15 March 2012
Macmillan Cancer Support responds to the final report of the Hills Fuel Poverty Review.
Duleep Allirajah, Head of Policy at Macmillan Cancer Support, said:
“We are delighted that the Hills Fuel Poverty Review has recognised that people with long-term illnesses, such as cancer, are particularly vulnerable to fuel poverty and has clearly stated that these vulnerable groups should be prioritised for support.
“Cancer patients are particularly susceptible to fuel poverty. They often need to spend more time at home, leading to a rise in fuel bills just when their household income has dropped by up to half. Many cancer patients find themselves in debt or are forced to cut down on other daily essentials, such as food, as they struggle to meet the rising cost of their energy bills.
“It is now time for the Government to step up and act upon the recommendations in the report. Cancer patients should no longer have to suffer in fuel poverty.”
For further information, please contact:
Claire Keuls, Media & PR Officer
020 7840 4872 (out of hours 07801 307 068)
Notes to Editors:
Fuel poverty is defined by the Government as when someone has to spend more than 10% of their income on energy to heat and power their home.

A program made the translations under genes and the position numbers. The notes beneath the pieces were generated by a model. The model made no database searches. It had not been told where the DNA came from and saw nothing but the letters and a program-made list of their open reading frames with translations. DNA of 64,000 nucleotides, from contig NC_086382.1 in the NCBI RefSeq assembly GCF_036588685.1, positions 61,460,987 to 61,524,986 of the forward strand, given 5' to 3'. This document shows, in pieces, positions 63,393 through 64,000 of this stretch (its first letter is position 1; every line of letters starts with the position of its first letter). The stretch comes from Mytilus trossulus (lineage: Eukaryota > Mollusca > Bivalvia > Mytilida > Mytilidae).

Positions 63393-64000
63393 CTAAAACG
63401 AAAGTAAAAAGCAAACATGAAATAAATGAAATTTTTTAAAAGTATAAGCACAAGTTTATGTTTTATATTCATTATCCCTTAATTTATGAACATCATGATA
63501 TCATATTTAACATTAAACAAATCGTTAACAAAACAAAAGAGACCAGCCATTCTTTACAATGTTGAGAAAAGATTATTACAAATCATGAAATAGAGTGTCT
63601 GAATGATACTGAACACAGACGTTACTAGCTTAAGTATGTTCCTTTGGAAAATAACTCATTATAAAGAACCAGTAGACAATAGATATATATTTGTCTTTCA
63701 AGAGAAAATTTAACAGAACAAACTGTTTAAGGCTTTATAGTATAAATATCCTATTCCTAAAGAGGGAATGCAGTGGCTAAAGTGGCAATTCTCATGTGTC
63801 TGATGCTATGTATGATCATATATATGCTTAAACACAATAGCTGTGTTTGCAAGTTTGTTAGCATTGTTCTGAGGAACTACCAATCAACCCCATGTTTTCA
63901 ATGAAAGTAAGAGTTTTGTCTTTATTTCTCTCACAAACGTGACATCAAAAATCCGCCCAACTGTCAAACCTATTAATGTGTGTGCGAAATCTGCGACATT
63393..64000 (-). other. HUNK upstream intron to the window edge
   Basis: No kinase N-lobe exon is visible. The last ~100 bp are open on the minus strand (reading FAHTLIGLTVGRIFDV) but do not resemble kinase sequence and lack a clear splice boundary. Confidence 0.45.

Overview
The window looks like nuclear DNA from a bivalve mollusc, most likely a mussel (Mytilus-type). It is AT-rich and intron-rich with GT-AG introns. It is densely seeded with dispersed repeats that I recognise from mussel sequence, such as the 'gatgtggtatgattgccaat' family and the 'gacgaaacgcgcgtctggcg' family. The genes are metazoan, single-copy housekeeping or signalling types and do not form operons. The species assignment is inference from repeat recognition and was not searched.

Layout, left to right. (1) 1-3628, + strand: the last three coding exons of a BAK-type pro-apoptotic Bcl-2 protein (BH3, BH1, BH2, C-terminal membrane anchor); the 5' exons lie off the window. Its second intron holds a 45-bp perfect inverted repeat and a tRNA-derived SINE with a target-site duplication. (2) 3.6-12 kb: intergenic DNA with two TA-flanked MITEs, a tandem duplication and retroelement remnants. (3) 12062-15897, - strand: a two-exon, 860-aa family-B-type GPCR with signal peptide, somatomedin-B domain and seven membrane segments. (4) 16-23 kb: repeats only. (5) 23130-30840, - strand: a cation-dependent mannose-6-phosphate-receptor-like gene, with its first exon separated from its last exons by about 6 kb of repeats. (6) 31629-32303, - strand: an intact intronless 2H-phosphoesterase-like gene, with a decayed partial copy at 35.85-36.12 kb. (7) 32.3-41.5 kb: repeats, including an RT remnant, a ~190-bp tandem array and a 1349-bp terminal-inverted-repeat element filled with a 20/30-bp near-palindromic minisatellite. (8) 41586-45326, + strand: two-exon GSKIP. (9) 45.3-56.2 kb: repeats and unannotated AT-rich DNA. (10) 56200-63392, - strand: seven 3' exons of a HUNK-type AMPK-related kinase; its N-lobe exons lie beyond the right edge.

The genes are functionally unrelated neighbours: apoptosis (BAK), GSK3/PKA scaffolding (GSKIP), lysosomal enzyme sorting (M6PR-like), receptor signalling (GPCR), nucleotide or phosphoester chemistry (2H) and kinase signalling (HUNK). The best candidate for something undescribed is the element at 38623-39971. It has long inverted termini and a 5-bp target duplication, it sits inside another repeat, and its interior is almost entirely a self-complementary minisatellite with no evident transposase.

1 in 4 people having cancer treatment struggle to pay their energy bills.
6 out of 10 people with cancer have had higher energy bills since diagnosis.
Nearly 1 in 5 people living with cancer turn the heating off, even though they feel cold.
Macmillan Cancer Support/RS Consulting’s 2010 research into fuel poverty found that certain groups of cancer patients are particularly vulnerable to fuel poverty. These include those undergoing treatment (25%) and those on certain benefits, such as, housing benefit (47%) and council tax benefit (46%). The research also highlighted that 27% of cancer patients on disability living allowance and 40% with an annual household income of under £20,000 are in fuel poverty.
The Department of Energy and Climate Change announced that it will publish a consultation in the summer on the proposals to measure fuel poverty.
Macmillan Cancer Support works closely with npower and together have developed the Fuel Management Programme to lift people affected by cancer out of fuel poverty. Together we provide assistance with bills and arrears as well as energy efficiency advice. Over 900 npower customers received help from the programme. If you are an npower customer and spending more than 10% of your income on fuel or for information about how Macmillan can help you visit Macmillan.org.uk/heatingcosts.
About Macmillan Cancer Support
Macmillan Cancer Support improves the lives of people affected by cancer, providing practical, medical, emotional and financial support. Working alongside people affected by cancer, Macmillan works to improve cancer care. One in three of us will get cancer. Two million of us are living with it. If you are affected by cancer Macmillan can help.